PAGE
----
He saw a priest walk by and drop a few coins to the wounded man. “Won’t do much good, he is as good as dead” said his fellow travelers. “Well, every little bit helps. A little good is better than no good at all. May God bless you” he said as he walked along.

Omri stayed there for several more hours, with each minute becoming more agitated that no one offered to help the man. “Is this a world I should like to live in? Where a person that can be so easily helped is ignored by all who pass by? What could be more important?” Certainly if this were in Samaria someone would offer to help. These Jews seemed to have no regard for human life. Omri was certain that if he were waking from Homesh to Shechem and found a wounded stranger, of course he would help him. Angry, he walked openly on the road past the Galilean and back down toward Galilee.

In the mid afternoon after he had had a good drink at the inn he could not think of anything else but the Galilean. What would become of him? Surely he must have a family. Who would care for them? All these thoughts came to him as they usually do to a man when he finds his actions are not in line with the way he esteems himself to be. Guilt, a reckoning and then a resolve. Surely the Galilean wouldn’t recognize him. Omri was sure of that. He was in a robe and came grime behind. The man never saw him coming. The blows from Enoch and Jonah were too swift. A perfect ambush.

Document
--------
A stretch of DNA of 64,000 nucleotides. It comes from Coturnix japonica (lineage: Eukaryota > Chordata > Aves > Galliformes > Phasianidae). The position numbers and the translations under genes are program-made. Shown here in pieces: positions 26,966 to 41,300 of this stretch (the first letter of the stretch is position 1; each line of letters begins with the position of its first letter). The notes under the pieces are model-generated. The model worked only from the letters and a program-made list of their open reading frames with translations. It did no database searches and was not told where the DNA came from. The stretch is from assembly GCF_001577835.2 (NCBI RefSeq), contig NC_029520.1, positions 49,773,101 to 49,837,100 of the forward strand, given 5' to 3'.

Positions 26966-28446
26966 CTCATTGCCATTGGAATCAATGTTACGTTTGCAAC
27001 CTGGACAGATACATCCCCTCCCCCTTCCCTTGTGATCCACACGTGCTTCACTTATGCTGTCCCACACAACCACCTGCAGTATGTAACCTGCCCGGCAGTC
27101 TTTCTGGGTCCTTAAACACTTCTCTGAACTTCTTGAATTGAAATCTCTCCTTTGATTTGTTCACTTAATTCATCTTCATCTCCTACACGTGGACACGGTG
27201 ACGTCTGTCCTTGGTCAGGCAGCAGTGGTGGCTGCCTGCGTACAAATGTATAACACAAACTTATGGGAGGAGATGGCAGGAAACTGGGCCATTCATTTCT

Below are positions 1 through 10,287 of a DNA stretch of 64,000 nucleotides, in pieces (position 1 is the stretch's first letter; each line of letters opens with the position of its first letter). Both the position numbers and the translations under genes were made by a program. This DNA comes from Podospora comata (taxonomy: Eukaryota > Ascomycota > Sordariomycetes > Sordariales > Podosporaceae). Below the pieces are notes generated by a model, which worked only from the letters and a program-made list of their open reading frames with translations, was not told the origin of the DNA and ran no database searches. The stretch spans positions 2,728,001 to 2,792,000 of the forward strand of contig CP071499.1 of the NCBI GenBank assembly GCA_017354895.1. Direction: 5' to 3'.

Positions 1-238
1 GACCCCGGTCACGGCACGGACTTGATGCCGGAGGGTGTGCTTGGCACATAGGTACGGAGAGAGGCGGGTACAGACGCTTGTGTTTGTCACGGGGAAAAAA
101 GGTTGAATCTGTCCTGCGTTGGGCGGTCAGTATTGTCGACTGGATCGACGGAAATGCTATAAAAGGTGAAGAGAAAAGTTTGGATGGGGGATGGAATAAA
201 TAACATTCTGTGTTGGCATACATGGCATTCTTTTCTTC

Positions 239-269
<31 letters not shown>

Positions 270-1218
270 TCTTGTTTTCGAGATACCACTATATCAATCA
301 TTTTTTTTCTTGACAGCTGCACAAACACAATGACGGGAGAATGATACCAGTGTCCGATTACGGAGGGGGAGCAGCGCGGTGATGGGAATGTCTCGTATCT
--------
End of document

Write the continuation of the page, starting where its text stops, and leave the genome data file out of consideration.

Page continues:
As the sun began to set Omri approached the man lain in the dust. He stopped over closer and saw the man really was wounded.

“Hey”, said Omri.

“Hey”, the man weakly replied. Blood dried on his face.

“You look like you could use some help”.

“Not from a Samarian” the man wounded man defied.

“Well it doesn’t look like you have a lot of options. The sun is going down and I can tell you it only gets worse out here. Come here I’ll put you on my donkey and take you back to Jericho.” Omri didn’t give the man a chance to resist, picked him up and put him on the donkey and walked back down the road.

“What is a Samarian doing down here?” Said the man coughing up blood.

“Business. Probably the same reason a Galilean comes here.”

The man was quiet. Then spoke: “I have no money to pay you. I have nothing. You might as well have left me in the road. Are you going to leave me in the streets of Jericho? They are not much safer.”

The Samarian didn’t respond. He just kept walking. Curious onlookers looked at the beaten man and his unlikely younger companion as they walked through the village. They arrived at the inn where the Samarian had been that afternoon and Omri asked for a bed for the Galilean, paid for it and was about to leave, but turned to the beaten man.

“I’ll be back in a few days. Recover here, you’ve been badly hurt. I know you have no money. I’ll take care of payment” he said loud enough so as the inn keeper could hear him.

“Thank you”, said the wounded man. “I am very grateful for your kindness. What is your name?”

Omri, looked a bit away, then back and said: ” I’m just a Good Samaritan. That is all.”

“Well”, said the Galilean, “I am Joseph of Nazareth, son of Heli, and I thank you for this kind deed. I shall never forget it.”